If you’ve applied for a job in the last 10 or 20 years, I’m sure you’ve noticed a thing they all post at the end of their job listing—it’s the Equal Opportunity Employer thing. There are laws against discrimination, so many employers list their hiring practices to let every know they’re obeying the law. A smaller company called E&J Gallo Winery keeps it simple: Equal Opportunity Employer. Other organizations now use this declaration to advertise their wokeness. Take a look at Google’s EOE statement:
“At Google, we don’t just accept difference — we celebrate it, we support it, and we thrive on it for the benefit of our employees, our products, and our community. Google is proud to be an equal opportunity workplace and is an affirmative action employer.”
So inspiring. Affirmative action—that relic of the 1960s that imagined a world where everyone was hired based on the color of their skin—has never delivered on its promises but that’s never stopped white guilt from perpetuating its ignorance. Dell, the computer company started in a guy’s college dorm room, has one of the more amazing EOE statements:
“Dell is an Equal Opportunity Employer and Prohibits Discrimination and Harassment of Any Kind: Dell is committed to the principle of equal employment opportunity for all employees and to providing employees with a work environment free of discrimination and harassment. All employment decisions at Dell are based on business needs, job requirements and individual qualifications, without regard to race, color, religion or belief, national, social or ethnic origin, sex (including pregnancy), age, physical, mental or sensory disability, HIV Status, sexual orientation, gender identity and/or expression, marital, civil union or domestic partnership status, past or present military service, family medical history or genetic information, family or parental status, or any other status protected by the laws or regulations in the locations where we operate. Dell will not tolerate discrimination or harassment based on any of these characteristics.”
If you were able to make it through that entire list, congratulations. As someone with extreme sensory issues when it comes to taste (I eat like a 4-year-old with absentee parents), I’m glad to know that Dell will not discriminate against my various food aversions. I think it’s safe to say that Dell is the place you want to work if no one else will hire you—that is, unless you’re opting to skip the coronavirus vaccine.
In 1964, President Lyndon B. Johnson signed the Civil Rights Act into law. It aimed to prevent employment discrimination based on race, sex, color (whatever that means), religion and national origin. I’m not old enough to know what things were like back then but based on my conversations with an old-timer I often see around the tennis courts (who is black), it didn’t sound like things were too bad. He went to the “black” high school in town. I asked him what it was like and he said, “We loved it. We had a great time back then.” I asked him if he was mad that whites and blacks went to separate schools and he looked at, me shocked. “No!” he said. “We wouldn’t have known what to do with all those whites. We were just fine as is.” I’d always assumed there was anger there, but for the decent folks who get no joy from playing a perpetual victim, they are at least ambivalent—if not nostalgic—about much of the past.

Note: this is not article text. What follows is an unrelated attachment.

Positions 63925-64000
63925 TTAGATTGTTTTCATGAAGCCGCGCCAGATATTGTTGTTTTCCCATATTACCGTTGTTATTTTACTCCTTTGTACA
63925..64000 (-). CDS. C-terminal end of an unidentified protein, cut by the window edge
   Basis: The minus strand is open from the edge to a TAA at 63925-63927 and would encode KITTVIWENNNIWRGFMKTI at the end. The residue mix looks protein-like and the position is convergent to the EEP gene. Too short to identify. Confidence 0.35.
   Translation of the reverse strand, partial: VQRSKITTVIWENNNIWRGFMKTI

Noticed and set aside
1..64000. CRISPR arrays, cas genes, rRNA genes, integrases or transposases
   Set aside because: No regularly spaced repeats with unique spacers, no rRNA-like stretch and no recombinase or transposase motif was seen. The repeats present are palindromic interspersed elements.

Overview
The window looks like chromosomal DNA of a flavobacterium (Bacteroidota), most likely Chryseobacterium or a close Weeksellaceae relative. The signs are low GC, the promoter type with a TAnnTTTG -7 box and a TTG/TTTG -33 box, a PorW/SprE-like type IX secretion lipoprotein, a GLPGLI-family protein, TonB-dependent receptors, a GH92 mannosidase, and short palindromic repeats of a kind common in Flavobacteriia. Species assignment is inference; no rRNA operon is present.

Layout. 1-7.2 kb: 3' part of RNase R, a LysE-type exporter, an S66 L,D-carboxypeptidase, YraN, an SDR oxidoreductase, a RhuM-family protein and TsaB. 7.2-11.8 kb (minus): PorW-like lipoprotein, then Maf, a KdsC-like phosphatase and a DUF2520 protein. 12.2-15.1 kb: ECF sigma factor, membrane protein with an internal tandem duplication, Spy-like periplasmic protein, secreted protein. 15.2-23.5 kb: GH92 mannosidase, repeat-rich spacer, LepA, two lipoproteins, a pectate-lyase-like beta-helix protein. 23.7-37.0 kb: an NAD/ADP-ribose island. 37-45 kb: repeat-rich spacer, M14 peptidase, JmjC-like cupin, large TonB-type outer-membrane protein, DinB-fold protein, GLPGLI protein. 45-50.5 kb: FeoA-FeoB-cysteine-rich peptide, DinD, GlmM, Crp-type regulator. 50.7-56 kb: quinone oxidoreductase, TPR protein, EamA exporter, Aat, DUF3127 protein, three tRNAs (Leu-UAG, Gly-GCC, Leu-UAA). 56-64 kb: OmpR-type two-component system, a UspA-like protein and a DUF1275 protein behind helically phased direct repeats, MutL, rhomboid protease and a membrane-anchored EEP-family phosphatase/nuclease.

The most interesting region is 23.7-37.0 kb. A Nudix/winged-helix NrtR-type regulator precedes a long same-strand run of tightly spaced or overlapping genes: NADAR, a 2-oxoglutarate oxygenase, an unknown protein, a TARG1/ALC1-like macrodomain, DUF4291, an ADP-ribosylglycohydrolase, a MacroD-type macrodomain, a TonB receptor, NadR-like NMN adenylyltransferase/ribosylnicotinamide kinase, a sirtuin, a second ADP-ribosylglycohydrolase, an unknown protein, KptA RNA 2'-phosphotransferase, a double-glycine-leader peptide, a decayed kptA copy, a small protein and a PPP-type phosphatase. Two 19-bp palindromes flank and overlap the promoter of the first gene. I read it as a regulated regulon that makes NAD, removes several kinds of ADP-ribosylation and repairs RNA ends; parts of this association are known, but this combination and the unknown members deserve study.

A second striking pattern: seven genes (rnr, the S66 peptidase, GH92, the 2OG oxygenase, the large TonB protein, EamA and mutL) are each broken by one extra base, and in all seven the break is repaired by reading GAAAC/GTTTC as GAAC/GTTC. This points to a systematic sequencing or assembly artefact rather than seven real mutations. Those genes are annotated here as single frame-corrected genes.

In the time that has passed, the ways in which people can be discriminated against have shot into the hundreds, possibly thousands—a by-product of the matriarchal society we have become. Organizations, enabled by their human resources departments, have followed suit with every new grievance and promised not to hurt anyone’s feelings when they hire you.
I find this situation interesting because organizations have already begun discriminating openly against people like me who refuse to be injected with experimental gene therapy they call the coronavirus vaccine. I’ve already seen stories of nurses being fired. A restaurant worker in New York, I believe, was fired. Other terminations are sure to follow. A recent survey indicated that over 60% of employers are going to require proof of vaccination before their workers can return to the office.
This vaxcrimination, if I may use the hashtag-ready word, is going to get real ugly fast if state legislatures cannot get ahead of this. It may just be airplanes or restaurants or an André Rieu concert for now, but there are likely going to be emergency services that are denied to people if there isn’t a law against it. Firemen may not come inside your house. Police may not respond to a burglary. Ambulances may not to your rescue and Emergency Rooms may not let you in even if they did. This may become a very bad situation if politicians don’t start thinking about how to head this off right now.
If you are someone who has that special skill of contacting your politicians and getting others to do the same, I would seriously consider getting people to begin asking their local and state representatives to consider laws that will prevent the unvaccinated from being discriminated against. I’ve given up on the thought of flying or going to certain restaurants. Still undecided on the André Rieu concert—might be worth the vaccine. Regardless, if you start being denied emergency services or medical care because you have chosen to skip the coronavirus vaccine (or others), the laws may come too late for some.